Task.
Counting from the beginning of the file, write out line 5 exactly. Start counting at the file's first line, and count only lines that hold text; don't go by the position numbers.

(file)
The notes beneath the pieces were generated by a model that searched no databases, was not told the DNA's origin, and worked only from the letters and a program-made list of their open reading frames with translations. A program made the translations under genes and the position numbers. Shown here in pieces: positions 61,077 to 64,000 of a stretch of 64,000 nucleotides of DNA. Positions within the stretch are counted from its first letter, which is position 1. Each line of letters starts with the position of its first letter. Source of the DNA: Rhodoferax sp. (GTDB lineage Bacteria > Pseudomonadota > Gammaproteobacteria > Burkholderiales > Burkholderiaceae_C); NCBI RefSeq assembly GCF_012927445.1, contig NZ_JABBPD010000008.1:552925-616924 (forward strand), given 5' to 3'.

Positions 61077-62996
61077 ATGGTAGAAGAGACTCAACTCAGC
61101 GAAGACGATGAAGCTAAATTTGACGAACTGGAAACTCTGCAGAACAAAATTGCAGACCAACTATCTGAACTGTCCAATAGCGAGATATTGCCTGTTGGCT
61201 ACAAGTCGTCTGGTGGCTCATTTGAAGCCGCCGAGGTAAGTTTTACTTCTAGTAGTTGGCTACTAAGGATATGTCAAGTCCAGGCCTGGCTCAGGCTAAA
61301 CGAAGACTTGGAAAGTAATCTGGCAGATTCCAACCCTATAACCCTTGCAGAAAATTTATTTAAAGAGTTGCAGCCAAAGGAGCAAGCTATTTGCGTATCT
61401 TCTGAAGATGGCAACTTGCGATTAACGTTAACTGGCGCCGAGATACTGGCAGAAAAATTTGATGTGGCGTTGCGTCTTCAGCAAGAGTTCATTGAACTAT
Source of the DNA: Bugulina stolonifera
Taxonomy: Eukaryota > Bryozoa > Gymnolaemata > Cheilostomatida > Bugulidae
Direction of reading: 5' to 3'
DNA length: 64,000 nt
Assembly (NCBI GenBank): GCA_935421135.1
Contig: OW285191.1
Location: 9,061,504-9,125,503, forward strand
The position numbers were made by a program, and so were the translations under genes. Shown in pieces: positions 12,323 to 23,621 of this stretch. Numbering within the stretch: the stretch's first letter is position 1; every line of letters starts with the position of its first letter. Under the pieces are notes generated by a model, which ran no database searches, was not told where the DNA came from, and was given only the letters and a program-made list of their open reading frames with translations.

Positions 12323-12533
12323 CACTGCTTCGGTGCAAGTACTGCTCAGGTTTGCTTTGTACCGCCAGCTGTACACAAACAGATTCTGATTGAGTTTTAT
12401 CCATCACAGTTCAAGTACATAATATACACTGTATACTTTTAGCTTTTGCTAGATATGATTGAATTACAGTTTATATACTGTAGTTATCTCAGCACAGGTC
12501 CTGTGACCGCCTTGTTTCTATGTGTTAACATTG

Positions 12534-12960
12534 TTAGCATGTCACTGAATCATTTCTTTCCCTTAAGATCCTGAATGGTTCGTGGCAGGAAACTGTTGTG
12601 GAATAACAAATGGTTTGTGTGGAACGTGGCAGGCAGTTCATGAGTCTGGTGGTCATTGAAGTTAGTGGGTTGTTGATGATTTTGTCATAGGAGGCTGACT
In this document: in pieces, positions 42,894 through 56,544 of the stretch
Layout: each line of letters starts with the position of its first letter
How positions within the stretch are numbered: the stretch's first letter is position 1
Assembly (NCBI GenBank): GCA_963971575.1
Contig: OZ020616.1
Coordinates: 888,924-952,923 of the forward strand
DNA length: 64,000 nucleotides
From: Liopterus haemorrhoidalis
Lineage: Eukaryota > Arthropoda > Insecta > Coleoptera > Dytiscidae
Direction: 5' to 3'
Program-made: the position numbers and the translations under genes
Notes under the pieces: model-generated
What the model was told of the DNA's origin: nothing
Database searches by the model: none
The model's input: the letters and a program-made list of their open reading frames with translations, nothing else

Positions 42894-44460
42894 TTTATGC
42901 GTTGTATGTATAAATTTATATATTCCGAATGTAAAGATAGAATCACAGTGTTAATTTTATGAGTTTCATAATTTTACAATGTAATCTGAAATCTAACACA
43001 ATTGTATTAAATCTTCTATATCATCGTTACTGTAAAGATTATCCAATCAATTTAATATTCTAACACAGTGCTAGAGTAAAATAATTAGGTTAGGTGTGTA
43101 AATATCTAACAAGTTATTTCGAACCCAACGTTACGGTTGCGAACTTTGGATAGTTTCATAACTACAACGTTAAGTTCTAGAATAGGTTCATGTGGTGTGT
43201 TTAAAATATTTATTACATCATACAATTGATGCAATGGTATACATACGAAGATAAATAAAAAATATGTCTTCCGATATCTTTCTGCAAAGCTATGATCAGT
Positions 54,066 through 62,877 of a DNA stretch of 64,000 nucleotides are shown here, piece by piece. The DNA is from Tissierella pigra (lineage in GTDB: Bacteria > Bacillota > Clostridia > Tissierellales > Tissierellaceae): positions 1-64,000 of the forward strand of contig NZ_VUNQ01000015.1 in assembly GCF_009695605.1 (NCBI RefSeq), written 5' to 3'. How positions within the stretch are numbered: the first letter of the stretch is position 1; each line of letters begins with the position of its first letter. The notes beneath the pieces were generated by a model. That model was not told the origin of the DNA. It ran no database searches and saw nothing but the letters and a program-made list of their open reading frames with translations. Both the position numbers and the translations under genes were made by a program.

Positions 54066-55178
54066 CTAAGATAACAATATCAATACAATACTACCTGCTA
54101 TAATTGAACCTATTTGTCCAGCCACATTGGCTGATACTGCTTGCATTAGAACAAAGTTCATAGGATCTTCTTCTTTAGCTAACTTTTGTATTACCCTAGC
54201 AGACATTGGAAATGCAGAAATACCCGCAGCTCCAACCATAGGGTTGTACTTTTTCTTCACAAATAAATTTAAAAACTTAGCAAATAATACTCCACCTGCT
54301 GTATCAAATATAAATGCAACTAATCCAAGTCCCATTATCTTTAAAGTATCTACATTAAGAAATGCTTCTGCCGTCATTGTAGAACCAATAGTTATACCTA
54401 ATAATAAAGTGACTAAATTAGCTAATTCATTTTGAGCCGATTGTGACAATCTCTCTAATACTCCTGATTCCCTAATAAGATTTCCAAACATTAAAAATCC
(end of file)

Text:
61201 ACAAGTCGTCTGGTGGCTCATTTGAAGCCGCCGAGGTAAGTTTTACTTCTAGTAGTTGGCTACTAAGGATATGTCAAGTCCAGGCCTGGCTCAGGCTAAA